Montana Legislature: Actively Working To Shame Gay People

Updated. See below….
Things seemed hopeful at the start of this session. From the Great Falls Tribune:


SHAME (Photo credit: BlueRobot)

The Montana Supreme Court in 1997 ruled as unconstitutional the portion of the deviate sexual relations law that includes “sexual contact or sexual intercourse between two persons of the same sex” in the definition that also includes bestiality.

Senate Bill 107, carried by Sen. Tom Facey, would remove it from state code. The Missoula Democrat said the time has come to strike a law that is unenforceable and offensive.

“Words do matter. I hope you can pass this bill to get the unconstitutional words out of our code,” Facey said.

Groups opposed to the law have tried for years to get the Legislature to formally strike language they argue is hurtful. Two years ago, a similar proposal to repeal the law cleared the Senate only to die in the more conservative House.

But since then, the Montana Republican Party has removed from its platform the position that it seeks to make homosexual acts illegal. The party remains opposed to gay marriage.

Freshman Republican state Rep. Nicholas Schwaderer, of Superior, said he is co-sponsoring the measure because it “respects the rights of Montanans.”

But that was then, this is now. Jamee Greer, lobbyist for the Montana Human Rights Network said this yesterday:

The Montana Senate can’t even take an up-or-down vote on whether or not the law should say gays and lesbians deserve ten years in prison and/or $50,000 fines – simply for being gays and lesbians.

Word is they’re sending the bill back to committee to attach bad amendments to it requested by a Bitterroot-based anti-gay activist, Dallas Erickson. This motion would happen during the Senate floor session, possibly as soon as Wednesday (today).

Why back to committee? If it comes up quietly during an executive action, which can happen at pretty much any time, maybe there won’t be network television news cameras in front of them. Maybe the Associated Press and USAToday will miss it.

Maybe, just maybe, some members of the legislature can get away with labeling gay and lesbian Montanans as “deviates” and “felons” for another year and avoid the national embarrassment that will surely come with such an unfortunate decision.

Maybe, just maybe.

Maybe they’ll knock it off if we get enough attention on this issue. Anyone have Rachel Maddow’s number?

Update From Jamee: The Senate has not moved SB107 back to committee during floor session today- to amend or “kill” the bill “quietly” in committee….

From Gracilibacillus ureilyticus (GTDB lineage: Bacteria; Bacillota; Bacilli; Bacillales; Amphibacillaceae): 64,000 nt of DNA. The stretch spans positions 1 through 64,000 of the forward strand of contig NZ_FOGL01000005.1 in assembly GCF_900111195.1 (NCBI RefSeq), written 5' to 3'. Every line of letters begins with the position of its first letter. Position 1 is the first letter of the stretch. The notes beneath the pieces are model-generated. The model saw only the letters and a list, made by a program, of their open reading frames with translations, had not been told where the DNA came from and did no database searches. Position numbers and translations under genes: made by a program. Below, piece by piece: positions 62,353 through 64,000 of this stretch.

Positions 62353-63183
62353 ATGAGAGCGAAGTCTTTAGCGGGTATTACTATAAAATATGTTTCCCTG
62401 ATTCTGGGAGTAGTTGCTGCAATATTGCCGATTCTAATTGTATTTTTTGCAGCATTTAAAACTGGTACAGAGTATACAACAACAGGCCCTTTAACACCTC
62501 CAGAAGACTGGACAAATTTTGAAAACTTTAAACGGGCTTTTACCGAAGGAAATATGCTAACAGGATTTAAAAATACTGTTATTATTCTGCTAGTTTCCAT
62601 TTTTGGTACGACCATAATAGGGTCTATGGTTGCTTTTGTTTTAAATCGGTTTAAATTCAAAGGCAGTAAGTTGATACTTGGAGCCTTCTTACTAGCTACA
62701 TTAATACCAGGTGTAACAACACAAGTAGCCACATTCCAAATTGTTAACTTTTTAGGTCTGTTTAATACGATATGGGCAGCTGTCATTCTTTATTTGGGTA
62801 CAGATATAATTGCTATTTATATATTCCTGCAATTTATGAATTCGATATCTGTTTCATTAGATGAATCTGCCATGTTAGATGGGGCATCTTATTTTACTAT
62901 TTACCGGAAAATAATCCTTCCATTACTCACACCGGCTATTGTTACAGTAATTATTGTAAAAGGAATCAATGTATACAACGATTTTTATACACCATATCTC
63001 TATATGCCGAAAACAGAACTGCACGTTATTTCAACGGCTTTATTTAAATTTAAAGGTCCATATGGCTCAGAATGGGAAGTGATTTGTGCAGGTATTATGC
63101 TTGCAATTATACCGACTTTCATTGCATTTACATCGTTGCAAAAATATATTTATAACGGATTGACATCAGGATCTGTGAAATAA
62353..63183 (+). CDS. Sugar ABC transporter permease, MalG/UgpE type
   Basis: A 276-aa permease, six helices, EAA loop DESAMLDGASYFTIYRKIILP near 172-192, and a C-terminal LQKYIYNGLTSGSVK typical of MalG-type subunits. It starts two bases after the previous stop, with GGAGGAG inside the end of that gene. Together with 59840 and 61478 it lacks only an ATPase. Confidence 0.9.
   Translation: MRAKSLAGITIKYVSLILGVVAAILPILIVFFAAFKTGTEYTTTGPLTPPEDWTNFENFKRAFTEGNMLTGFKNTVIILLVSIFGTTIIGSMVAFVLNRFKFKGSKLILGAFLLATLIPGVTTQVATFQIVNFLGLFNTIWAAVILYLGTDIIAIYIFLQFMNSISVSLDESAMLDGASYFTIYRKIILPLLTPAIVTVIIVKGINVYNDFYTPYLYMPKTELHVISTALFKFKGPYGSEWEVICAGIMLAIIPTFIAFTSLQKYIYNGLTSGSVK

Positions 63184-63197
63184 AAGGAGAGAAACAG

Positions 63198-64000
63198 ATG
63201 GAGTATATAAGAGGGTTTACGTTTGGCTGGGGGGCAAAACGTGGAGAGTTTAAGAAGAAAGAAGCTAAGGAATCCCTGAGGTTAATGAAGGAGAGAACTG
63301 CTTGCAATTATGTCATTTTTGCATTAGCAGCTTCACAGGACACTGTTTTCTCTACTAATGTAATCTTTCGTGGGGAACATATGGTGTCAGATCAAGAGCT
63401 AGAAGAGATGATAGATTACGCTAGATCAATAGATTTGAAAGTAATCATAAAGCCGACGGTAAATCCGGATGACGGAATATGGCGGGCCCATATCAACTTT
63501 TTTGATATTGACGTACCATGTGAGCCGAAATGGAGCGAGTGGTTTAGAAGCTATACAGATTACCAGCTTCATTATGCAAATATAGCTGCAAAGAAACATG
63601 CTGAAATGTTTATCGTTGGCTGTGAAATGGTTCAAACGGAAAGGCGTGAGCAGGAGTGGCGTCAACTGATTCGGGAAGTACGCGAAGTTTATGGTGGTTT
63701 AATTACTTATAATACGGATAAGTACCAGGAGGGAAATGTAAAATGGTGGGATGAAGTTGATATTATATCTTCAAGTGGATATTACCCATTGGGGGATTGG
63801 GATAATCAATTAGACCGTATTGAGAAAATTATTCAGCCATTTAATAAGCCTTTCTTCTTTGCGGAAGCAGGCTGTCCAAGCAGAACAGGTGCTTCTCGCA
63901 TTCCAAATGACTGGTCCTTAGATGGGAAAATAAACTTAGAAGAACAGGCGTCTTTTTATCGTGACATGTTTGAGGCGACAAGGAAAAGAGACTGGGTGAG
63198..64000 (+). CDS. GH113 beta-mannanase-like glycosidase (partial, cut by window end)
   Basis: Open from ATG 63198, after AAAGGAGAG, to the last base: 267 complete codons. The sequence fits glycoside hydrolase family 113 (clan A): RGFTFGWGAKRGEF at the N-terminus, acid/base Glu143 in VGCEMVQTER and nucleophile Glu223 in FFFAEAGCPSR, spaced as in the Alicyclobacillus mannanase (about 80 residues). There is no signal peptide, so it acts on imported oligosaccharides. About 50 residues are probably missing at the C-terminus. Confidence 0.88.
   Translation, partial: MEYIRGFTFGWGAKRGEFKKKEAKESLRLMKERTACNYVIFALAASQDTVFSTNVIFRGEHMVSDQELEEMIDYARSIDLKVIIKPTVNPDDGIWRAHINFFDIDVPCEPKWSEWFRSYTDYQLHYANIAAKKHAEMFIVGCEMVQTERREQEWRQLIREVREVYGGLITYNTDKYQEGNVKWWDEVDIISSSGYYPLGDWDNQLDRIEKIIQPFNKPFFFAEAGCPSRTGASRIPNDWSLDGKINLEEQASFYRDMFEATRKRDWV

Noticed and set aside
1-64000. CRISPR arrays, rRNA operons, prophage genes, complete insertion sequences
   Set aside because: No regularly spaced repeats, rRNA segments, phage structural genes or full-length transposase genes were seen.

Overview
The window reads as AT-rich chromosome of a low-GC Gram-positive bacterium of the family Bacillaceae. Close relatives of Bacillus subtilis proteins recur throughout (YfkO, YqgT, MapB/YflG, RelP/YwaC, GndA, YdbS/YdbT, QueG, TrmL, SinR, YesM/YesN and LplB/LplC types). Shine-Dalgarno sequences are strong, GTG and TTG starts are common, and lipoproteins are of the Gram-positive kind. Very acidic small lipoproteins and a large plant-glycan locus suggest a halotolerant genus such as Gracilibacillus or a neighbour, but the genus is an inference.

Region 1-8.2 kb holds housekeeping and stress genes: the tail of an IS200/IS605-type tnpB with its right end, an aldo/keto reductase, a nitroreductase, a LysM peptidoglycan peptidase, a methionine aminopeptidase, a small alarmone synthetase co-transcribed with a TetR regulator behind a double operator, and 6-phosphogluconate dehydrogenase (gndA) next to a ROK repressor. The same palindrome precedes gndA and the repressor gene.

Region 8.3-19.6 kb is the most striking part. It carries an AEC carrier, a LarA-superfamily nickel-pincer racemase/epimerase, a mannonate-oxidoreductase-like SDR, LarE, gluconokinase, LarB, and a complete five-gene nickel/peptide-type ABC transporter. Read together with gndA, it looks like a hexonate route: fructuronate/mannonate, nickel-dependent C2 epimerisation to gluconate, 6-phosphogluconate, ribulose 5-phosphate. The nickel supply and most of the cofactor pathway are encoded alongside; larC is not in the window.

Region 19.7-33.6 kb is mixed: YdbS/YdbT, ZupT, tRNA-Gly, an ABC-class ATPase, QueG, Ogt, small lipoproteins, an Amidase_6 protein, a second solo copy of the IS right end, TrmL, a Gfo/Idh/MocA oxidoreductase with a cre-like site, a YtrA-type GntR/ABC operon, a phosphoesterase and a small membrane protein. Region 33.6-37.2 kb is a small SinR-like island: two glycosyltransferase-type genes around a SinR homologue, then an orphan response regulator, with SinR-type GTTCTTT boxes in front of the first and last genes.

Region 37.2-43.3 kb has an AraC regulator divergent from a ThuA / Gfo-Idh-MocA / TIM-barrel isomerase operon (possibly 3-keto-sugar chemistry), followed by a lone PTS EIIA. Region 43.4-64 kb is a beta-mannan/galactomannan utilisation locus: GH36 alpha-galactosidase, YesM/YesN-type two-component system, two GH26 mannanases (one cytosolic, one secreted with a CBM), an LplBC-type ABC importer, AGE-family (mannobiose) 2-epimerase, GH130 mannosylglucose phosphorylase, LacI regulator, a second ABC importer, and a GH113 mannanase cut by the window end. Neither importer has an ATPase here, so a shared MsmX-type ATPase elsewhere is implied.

This can still happen during any floor session, so until they finally give the bill an up-or-down vote, it is in play.

It is a simple question: do you think gays deserve to be associated in the law with those who molest animals, and punished by fines of $50,000 and ten years in jail?


6 comments on “Montana Legislature: Actively Working To Shame Gay People

  1. froggy12 says:

    Do these GOP twits still belong to the Flat Earth Society? I thought MT State Reps were beyond the mentality of GA, TN and OK. What primordial ooze sites do they slime from?



  2. Jill S. says:

    I thought the Supreme Court’s Lawrence v. Texas overturned all these laws. How do the lawmakers think they can pass new ones? Or am I misunderstanding what’s happening here?


  3. Thanks for bringing much needed attention to this issue. The negative individual and societal consequences of classifying and entire group of people as being “deviant” and “felons” because of who we are and are born and genetically wired to be are serious and run deep. It results in self hatred, self judgment, shame and guilt. It results in bigotry, hatred, bullying, violence and murder. It results in discrimination and inequality. It destroys lives. Acceptance of others and embracing diversity leads to healthier individuals and a healthier society. I think that’s somethng most Montanans would agree with. I’ll do what I can to bring attention to this issue and urge my friends and family to do the same. Thanks.


  4. […] Last week, I wrote about the inability of the Montana legislature to simply remove outdated hate language from the books: […]


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